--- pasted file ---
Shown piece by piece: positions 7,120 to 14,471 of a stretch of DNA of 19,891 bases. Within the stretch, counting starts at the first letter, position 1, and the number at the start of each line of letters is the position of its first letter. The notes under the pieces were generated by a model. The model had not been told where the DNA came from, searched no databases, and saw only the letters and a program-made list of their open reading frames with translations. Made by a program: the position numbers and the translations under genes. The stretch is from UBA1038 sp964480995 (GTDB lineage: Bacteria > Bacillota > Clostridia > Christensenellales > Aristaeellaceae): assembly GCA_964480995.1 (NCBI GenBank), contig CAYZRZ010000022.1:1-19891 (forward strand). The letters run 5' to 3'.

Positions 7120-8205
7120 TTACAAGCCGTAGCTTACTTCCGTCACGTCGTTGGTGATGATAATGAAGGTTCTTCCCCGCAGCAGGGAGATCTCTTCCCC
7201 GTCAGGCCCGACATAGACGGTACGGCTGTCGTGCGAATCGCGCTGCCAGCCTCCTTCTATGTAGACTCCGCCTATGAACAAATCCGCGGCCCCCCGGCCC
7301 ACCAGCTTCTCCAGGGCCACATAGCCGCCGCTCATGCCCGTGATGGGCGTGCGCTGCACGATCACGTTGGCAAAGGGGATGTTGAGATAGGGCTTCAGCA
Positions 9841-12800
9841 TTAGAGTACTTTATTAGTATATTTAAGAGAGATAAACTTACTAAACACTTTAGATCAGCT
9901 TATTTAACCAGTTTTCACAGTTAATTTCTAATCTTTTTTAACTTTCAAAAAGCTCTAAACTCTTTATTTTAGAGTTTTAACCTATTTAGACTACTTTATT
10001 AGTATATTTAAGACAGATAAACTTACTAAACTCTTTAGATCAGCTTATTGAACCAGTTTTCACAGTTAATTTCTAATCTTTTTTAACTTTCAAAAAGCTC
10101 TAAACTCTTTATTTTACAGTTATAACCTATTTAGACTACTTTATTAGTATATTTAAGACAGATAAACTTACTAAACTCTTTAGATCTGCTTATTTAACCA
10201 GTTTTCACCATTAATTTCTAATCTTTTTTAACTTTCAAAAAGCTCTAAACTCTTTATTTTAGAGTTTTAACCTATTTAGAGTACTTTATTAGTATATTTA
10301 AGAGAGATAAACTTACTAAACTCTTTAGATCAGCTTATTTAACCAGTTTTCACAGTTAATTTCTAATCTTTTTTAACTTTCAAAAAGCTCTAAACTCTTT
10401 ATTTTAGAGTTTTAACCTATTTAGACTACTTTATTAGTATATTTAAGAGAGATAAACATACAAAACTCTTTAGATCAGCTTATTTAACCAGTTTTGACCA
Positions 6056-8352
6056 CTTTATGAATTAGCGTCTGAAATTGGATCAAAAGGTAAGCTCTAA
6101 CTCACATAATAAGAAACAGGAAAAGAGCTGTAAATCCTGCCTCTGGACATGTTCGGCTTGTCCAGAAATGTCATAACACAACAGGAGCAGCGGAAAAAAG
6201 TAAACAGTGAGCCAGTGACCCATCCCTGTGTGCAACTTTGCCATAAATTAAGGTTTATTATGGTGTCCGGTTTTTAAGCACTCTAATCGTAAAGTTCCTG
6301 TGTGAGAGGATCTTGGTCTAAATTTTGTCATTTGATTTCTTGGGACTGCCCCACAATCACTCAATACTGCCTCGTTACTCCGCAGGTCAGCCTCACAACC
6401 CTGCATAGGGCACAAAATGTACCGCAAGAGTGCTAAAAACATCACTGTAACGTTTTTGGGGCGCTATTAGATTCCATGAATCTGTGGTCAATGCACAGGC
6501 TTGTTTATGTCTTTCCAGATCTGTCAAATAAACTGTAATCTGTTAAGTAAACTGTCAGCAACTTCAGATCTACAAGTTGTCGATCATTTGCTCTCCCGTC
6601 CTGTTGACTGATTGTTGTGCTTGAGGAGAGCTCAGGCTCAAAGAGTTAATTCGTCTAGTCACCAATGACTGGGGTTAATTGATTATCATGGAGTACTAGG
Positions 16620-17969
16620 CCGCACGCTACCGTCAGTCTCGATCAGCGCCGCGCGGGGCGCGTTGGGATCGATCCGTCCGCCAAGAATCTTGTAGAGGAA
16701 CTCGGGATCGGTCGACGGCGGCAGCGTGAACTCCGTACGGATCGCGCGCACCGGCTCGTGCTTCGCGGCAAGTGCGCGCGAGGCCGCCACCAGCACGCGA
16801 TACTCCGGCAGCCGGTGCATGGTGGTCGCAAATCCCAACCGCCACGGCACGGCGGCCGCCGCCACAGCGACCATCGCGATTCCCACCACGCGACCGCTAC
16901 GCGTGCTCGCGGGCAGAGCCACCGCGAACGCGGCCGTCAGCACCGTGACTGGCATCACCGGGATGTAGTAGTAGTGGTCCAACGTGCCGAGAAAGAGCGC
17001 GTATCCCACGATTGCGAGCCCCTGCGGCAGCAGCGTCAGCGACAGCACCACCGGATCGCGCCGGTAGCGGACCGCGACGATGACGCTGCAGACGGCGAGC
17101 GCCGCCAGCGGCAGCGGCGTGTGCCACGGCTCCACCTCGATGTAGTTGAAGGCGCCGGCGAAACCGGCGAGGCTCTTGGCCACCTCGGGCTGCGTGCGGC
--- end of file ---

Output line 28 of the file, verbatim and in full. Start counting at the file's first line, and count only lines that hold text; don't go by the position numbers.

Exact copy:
17101 GCCGCCAGCGGCAGCGGCGTGTGCCACGGCTCCACCTCGATGTAGTTGAAGGCGCCGGCGAAACCGGCGAGGCTCTTGGCCACCTCGGGCTGCGTGCGGC